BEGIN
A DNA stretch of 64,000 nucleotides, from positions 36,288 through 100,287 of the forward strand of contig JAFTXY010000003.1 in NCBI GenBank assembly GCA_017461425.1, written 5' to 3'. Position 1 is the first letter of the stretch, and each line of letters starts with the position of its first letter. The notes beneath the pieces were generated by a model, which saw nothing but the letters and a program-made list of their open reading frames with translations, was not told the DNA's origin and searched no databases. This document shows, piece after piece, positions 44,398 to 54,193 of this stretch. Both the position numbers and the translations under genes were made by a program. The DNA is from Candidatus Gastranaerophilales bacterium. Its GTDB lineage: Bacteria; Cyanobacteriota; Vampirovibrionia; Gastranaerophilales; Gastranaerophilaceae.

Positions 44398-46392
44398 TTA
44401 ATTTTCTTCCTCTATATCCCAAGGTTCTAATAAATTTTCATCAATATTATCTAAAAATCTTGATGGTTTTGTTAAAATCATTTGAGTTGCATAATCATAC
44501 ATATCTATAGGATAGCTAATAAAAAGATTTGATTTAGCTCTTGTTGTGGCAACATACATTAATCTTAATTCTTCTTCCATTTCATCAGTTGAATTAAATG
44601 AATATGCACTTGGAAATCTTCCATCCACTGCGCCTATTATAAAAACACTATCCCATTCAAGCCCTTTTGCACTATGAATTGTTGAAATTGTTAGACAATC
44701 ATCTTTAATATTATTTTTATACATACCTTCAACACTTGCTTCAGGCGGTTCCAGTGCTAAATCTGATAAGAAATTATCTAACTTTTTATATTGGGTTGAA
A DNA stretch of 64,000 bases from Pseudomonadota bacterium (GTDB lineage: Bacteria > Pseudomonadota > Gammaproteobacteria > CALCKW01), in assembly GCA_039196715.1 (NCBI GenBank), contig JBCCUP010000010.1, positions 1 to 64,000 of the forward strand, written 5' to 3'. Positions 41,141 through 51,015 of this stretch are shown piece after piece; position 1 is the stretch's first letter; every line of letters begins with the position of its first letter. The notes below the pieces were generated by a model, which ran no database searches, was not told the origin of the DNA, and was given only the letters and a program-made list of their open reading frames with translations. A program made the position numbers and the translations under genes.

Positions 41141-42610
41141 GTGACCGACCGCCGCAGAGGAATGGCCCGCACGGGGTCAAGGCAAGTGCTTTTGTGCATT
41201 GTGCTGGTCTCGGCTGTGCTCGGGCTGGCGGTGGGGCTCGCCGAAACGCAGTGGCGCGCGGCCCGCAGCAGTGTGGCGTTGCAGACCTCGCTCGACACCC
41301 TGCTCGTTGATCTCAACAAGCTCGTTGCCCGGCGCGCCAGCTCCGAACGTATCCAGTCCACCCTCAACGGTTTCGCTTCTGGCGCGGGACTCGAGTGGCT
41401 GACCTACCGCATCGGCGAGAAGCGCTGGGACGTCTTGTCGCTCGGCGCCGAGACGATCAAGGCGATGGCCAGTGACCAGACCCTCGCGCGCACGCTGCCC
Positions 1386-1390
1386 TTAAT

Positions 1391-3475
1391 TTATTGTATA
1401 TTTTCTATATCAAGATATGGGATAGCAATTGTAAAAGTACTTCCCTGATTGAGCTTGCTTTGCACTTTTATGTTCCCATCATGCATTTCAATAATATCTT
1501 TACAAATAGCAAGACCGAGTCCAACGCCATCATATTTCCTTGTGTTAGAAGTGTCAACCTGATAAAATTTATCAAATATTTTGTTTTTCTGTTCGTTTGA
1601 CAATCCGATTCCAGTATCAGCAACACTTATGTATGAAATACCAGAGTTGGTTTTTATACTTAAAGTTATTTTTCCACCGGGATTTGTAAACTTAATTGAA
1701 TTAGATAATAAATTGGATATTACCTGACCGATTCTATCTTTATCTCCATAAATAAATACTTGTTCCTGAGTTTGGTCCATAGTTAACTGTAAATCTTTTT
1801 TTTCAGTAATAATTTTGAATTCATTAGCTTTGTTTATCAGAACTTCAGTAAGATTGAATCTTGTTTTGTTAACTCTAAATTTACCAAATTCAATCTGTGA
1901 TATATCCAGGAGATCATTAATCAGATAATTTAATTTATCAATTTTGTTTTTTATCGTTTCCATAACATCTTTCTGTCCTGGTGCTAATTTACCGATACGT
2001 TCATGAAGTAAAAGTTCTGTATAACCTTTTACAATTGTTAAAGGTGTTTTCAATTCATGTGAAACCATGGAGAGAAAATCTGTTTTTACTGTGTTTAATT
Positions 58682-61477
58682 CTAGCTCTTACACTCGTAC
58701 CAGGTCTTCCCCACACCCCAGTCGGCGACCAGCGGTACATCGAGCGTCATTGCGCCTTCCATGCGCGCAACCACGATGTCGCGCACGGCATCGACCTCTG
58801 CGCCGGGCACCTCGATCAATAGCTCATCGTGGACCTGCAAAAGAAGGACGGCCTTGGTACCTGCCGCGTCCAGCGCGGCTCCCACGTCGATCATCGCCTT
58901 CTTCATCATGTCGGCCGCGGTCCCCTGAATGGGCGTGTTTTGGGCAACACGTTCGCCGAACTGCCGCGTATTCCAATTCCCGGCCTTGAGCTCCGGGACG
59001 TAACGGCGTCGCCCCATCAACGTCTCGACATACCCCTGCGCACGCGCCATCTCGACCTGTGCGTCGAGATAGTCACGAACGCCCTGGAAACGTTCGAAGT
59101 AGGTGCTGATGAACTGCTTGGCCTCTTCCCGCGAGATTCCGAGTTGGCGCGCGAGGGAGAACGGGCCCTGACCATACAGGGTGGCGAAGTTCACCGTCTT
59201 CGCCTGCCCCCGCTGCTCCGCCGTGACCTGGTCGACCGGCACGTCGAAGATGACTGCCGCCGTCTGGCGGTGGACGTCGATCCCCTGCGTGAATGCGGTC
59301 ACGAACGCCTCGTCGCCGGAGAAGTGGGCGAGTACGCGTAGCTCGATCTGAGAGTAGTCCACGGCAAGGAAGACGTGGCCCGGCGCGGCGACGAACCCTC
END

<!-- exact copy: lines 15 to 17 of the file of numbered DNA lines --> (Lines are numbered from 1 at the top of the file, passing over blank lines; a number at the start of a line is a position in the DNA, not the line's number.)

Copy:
1386 TTAAT

Positions 1391-3475
1391 TTATTGTATA